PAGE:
The street photography you see on this page was all done by my
friend Paul Dishman, who recently visited my city in China. Although he
is not a
photographer by profession, he is certainly serious about it and has a
good eye for photos. He has done some processing on these pictures but
I have made no changes to what he gave me except to make the
low-resolution versions for public domain distribution and, in the case
of this first photo, to rotate it a bit.
When you buy meat from street vendors, often you select the animal
See the cage of chickens and ducks? You take your pick and the lady
will kill it before your eyes, pluck it, and present you with a fresh
Despite this service, many Chinese prefer to buy the live beast and
it is not unusual to see a person riding back from the market with a
live chicken dangling upside-down from the bike's handlebars.
As you can see, this shop also sells eels, live and wriggling.
Except in the downtown of the big cities, China still has many
street peddlers who walk around with their entire store on a cart. If
you want anything brush-like, this cart is the place for you.
Little "hole in the wall" stores like this are a major part of the
Chinese economy and you'll see many such places in Chinese street
photography. Aside from making a living for somebody, these small
shops are often neighbourhood gathering places.
This is a typical back alley that could be found in any Chinese city if you take a few steps off the main roads. The young woman is fiddling with her cell phone or music player (it's probably both). That is very, very, very common. As in other countries of the world, young people are walking around in a world of their own, insulated from people around them by their earbuds.
The orange puffballs on the shoes are something I haven't seen
before. Many (50%?) of young women wear six-inch platform heels in an
attempt to look taller; casual pompoms on the footwear is a refreshing
change in this street scene.
The sign in the photo above says "Jiaxing zongzi". Zongzi [dzong
dze] are triangular pyramids of sticky rice, wrapped in a leaf and tied
with string. Sometimes there are pieces of meat or beans added to the
rice filling. Jiaxing is a city in Zhejiang province, which,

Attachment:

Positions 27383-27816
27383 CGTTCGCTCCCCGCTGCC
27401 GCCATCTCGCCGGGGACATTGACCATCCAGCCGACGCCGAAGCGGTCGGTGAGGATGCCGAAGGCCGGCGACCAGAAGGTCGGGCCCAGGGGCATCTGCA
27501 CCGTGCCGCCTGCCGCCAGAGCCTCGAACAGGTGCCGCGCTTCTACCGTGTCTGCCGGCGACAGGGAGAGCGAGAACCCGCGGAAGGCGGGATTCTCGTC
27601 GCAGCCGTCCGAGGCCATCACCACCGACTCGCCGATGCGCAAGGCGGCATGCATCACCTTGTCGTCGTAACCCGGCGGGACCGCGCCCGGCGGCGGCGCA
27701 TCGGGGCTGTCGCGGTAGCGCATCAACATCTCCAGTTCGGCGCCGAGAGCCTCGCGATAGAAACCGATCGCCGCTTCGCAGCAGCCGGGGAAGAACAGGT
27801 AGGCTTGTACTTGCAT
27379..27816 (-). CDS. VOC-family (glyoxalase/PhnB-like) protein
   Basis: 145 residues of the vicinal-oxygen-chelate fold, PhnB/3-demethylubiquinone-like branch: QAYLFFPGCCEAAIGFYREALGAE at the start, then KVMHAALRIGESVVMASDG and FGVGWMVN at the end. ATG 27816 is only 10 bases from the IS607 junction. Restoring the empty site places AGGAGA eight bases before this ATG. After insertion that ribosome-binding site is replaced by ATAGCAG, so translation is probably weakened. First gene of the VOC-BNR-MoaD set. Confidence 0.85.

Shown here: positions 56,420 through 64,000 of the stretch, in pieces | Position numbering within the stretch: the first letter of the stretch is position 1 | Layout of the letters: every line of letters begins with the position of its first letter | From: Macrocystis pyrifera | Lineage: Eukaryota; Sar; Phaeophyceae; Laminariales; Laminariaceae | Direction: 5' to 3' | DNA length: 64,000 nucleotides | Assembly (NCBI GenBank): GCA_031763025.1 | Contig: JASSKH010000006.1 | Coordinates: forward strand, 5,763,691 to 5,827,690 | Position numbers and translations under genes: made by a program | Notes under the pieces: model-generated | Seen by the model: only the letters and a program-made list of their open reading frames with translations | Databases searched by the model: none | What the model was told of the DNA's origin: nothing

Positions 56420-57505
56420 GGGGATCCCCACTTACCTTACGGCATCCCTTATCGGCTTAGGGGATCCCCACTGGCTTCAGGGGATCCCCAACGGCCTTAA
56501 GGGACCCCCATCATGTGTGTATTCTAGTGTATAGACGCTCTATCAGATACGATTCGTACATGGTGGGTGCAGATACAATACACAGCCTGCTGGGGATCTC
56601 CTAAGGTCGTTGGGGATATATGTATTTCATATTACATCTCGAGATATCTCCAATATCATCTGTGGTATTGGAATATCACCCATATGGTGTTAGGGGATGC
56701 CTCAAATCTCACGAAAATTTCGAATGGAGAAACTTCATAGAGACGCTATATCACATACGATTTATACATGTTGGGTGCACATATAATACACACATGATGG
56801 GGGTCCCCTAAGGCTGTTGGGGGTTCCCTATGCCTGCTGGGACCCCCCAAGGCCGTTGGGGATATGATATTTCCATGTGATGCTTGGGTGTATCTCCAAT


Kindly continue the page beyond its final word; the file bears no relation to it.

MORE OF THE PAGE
apparently, is famous for zongzi.
What you see in the photograph, however, is not zongzi. This lady is
selling steamed buns called "baozi" [bow (as in "cow") dze]. There are
fillings for baozi including vegatable and ground meat. The coating is
a sort of bread-like, made of flour but not as fluffy as bread. A
ground meat baozi dipped in ketchup and mustard is an interesting
variation on a hamburger.
Both zongzi and baozi are steamed as you see here. The trays are
usually bamboo, but some have a metal outside as you see here. Each
tray has a bamboo mesh bottom that lets steam through it. Sometimes
there's a sort of paper on the bottom of the baozi to keep if from
sticking too badly.
The bottom of each tray fits into the top of another so the steam
can go through a whole stack of these. I've seen them more than 10
trays tall and they're often the subject of street photography in China.
Here's another peddler. (By the way, the dictionary says "pedlar",
"pedler", and "peddler" are all correct spellings.) In the suburbs of
my city there are many carts like this selling vegetables and fruit.
Among the small shops in my city are quite a number of metal shops
like this one. Much of their business comes from making bars for
apartment windows to keep the burglars out.
I thank Paul Dishman for giving me these examples of Chinese street
photography, which he took during his trip to my university in the
spring of 2012. It was fun to see my Chinese home city through fresh